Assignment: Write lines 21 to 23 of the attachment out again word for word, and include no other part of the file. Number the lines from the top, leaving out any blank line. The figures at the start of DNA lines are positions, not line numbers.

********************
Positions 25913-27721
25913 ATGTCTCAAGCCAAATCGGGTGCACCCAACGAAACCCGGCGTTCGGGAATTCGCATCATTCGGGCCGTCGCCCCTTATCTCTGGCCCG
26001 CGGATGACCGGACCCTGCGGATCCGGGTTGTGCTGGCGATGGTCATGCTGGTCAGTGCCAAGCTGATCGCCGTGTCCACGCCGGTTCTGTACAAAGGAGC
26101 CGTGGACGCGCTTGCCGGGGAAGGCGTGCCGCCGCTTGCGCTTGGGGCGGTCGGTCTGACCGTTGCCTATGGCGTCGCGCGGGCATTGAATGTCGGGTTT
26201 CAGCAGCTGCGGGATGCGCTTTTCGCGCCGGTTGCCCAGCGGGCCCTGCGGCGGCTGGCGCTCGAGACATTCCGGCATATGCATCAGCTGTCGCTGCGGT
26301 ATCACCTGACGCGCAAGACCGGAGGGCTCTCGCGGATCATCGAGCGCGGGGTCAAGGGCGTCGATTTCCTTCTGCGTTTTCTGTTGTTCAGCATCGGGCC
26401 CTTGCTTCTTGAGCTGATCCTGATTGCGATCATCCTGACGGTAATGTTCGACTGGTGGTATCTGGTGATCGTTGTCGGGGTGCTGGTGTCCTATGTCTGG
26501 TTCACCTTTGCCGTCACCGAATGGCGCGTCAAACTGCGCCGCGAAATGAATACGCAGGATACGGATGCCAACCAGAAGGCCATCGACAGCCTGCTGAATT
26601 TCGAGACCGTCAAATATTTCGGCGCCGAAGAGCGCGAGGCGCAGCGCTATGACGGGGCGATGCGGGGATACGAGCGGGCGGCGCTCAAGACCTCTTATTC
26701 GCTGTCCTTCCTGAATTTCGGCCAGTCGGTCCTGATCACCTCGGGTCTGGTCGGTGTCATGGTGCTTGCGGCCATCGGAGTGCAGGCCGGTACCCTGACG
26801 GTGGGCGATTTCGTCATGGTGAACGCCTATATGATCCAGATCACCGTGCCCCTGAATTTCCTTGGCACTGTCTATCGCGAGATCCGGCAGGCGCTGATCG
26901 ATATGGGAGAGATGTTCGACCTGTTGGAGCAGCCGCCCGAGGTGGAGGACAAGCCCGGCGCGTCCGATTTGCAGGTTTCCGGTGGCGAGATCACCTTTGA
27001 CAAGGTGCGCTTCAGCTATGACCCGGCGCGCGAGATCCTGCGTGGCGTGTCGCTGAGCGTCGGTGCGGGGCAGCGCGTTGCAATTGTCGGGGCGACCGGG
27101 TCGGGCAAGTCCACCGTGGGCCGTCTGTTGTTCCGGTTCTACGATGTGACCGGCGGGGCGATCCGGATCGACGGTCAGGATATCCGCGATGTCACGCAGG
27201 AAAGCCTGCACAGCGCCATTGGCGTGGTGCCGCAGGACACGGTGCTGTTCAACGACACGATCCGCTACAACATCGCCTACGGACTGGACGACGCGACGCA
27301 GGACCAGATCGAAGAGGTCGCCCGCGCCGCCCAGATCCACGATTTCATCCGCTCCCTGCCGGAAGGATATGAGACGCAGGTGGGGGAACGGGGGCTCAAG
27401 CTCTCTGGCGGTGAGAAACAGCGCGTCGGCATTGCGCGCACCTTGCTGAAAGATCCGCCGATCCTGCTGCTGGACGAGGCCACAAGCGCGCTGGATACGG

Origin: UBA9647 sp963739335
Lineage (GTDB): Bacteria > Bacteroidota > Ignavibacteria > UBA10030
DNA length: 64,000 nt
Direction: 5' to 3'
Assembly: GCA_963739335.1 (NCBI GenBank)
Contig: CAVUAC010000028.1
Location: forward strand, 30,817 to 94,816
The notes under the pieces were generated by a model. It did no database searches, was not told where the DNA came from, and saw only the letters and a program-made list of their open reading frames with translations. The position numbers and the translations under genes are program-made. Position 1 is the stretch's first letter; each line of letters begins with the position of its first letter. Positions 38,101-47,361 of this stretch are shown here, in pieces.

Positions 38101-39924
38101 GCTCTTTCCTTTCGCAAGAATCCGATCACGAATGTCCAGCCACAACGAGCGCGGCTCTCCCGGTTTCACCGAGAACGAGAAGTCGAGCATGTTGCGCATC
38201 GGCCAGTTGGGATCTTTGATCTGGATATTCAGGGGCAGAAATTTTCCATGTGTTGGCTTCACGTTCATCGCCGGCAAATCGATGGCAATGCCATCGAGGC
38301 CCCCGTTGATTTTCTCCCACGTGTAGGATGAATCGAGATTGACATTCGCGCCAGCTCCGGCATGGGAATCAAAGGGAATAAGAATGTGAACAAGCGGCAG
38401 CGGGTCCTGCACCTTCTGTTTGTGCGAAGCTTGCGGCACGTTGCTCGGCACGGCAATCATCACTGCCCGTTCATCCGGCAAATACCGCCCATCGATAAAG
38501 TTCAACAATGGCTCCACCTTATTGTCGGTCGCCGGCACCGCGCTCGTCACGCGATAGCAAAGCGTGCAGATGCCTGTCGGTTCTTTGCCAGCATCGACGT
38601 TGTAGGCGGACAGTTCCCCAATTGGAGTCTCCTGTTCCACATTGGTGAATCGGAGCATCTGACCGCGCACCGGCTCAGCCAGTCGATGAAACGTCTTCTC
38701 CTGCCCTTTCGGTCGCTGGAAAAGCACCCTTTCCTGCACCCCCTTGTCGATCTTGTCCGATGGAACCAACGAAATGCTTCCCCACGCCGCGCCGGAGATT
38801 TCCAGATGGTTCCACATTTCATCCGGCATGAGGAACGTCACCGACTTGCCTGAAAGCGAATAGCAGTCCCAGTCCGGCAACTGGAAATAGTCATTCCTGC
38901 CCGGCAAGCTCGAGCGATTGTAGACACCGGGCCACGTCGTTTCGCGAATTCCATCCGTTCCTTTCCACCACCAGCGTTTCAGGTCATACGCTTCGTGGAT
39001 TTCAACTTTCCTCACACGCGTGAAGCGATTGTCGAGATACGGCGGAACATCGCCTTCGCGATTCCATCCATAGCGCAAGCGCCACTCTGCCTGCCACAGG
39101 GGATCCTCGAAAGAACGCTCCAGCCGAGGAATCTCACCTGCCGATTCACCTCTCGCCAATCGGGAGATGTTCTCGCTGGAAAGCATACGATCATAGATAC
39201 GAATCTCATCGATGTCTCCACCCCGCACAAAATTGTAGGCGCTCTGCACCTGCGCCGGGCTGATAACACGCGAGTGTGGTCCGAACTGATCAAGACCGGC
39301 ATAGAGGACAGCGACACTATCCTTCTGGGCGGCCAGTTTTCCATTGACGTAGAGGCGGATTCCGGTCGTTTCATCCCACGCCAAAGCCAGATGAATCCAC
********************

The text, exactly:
Direction: 5' to 3'
Assembly: GCA_963739335.1 (NCBI GenBank)
Contig: CAVUAC010000028.1